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‘Banks can look at you and say, we don’t want to look at you’: Payability wants to serve the seller-entrepreneur

  • Payability, a company that finances online SMBs, saw major success over the course of the pandemic.
  • But creating a risk model that can shift and swerve through the world of seller sites is a challenge.
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‘Banks can look at you and say, we don’t want to look at you’: Payability wants to serve the seller-entrepreneur

With small business booming and ecommerce exploding, financial service providers are finding potential in the overlap.

Payability, founded in 2013, offers financing and payment solutions for ecommerce sellers. New businesses that sell through Amazon, Shopify, Newegg, Walmart, eBay, among others, can apply for an advance on payments or loans to help pay for business expenses through Payability, embedded in their marketplace accounts.

The primary goal of Payability is to zero in on ecommerce companies that are just starting out in the business and may not have enough history in the game to apply for bank loans.

“If you’re an online-only business, and you are thinly capitalized, and you’ve been in business for less than two years, you’re not necessarily profitable every single month,” said Keith Smith, co-founder and CEO of the company. “These are all recipes for a bank to look at you and say, we don’t want to look at you.”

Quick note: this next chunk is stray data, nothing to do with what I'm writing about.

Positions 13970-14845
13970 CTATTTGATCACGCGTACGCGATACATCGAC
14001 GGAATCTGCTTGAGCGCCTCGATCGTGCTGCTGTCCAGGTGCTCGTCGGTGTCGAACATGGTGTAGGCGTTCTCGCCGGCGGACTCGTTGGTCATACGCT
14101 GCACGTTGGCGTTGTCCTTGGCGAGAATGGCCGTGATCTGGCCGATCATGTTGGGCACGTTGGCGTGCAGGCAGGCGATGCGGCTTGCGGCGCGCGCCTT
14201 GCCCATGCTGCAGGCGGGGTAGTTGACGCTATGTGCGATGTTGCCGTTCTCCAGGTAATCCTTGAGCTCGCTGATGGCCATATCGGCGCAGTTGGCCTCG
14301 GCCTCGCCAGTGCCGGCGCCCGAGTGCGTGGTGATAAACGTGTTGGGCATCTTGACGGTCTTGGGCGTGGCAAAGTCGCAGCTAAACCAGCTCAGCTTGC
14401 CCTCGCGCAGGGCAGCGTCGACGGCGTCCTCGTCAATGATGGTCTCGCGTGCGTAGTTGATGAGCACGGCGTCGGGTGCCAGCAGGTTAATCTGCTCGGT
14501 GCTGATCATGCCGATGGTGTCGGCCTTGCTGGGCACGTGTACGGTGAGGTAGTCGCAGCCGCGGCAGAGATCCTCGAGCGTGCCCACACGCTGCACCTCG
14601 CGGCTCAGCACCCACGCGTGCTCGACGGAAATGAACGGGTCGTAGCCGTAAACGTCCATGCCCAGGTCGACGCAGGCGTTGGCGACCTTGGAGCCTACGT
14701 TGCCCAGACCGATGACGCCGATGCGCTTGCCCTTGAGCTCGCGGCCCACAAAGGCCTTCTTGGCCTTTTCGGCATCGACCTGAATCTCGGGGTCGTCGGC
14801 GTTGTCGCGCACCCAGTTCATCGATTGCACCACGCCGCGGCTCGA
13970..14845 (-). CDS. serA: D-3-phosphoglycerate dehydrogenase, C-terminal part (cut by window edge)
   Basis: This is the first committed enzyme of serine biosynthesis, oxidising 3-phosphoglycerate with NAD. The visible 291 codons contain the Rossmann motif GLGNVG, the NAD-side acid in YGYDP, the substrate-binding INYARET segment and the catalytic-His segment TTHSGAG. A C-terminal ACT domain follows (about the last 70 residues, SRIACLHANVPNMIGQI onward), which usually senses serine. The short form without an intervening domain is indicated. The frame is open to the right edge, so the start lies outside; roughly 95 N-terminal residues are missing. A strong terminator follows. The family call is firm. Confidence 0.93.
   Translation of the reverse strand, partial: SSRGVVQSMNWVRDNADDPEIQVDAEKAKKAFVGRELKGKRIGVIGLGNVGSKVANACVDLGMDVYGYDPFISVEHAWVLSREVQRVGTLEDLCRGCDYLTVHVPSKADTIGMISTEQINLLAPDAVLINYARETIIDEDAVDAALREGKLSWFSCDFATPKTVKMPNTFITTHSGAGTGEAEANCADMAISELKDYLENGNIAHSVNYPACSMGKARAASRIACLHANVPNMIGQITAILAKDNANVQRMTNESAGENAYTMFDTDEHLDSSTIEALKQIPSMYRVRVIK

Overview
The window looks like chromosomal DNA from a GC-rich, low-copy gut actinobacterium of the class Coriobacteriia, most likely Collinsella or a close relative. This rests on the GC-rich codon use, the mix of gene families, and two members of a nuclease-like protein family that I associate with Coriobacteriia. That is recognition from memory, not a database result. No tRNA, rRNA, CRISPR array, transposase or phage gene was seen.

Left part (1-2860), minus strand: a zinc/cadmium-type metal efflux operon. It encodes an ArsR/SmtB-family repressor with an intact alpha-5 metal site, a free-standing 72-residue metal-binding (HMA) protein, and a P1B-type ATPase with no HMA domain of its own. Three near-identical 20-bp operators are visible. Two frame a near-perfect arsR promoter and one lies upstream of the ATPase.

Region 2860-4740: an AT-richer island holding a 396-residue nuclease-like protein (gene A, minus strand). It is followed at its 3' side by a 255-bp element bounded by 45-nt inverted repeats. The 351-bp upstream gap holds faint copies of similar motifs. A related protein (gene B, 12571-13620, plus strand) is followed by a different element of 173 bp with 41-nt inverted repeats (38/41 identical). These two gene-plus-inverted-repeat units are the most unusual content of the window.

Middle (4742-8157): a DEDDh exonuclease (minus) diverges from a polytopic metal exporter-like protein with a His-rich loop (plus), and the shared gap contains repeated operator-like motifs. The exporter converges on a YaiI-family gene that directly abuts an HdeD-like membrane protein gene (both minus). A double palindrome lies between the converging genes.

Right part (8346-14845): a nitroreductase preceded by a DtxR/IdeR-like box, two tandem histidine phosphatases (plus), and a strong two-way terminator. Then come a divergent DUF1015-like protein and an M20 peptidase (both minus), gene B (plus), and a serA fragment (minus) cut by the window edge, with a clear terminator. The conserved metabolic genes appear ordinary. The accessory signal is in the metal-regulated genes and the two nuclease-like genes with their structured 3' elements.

With the rise of entrepreneurship and online shopping, Payability has seen a lot of growth over the course of the pandemic.

In October last year, the company announced it surpassed $3 billion in funding to seller-entrepreneurs. A third of the funding came in 2020 alone.

As a whole, Payability provided $1.4 billion worth of funding to ecommerce sellers in 2020. Its revenue that year rose by 40% compared to the year before. The company expects similar growth over 2021.

The idea behind Payability came from Smith’s own experience as the grandson of an entrepreneur whose business failed because of lack of funding. 

Smith’s grandfather had thought of a different way to manufacture cinder blocks. His business was successful at first, but after a couple of years, he ran into cashflow troubles and wasn’t able to keep his business running.

He then spent almost a decade taking up low-paying jobs to pay back the creditors he borrowed money from, leaving him and his family in poverty. His idea for manufacturing cinder blocks ended up with a competitor. 

The story being told repeatedly to him when he was a kid is what inspired Smith to start Payability. He wanted it to be a solution for entrepreneurs running into cash flow problems.

“There’s this whole new breed of ecommerce sellers — about four and a half million in the US today. And like my grandfather, many of them are not very experienced business people,” said Smith. “But they have good ideas, and they have a business to run. And we are here to help them to make sure that they have operating capital.”

One of the solutions Payability offers is Capital Advance. Companies can apply and get up to $250,000 for inventory and marketing spending. To qualify, merchants need an average of $10,000 per month in sales and a 9-month selling history. A typical instant advance tends to be around 75% to 150% of one month of marketplace sales revenue.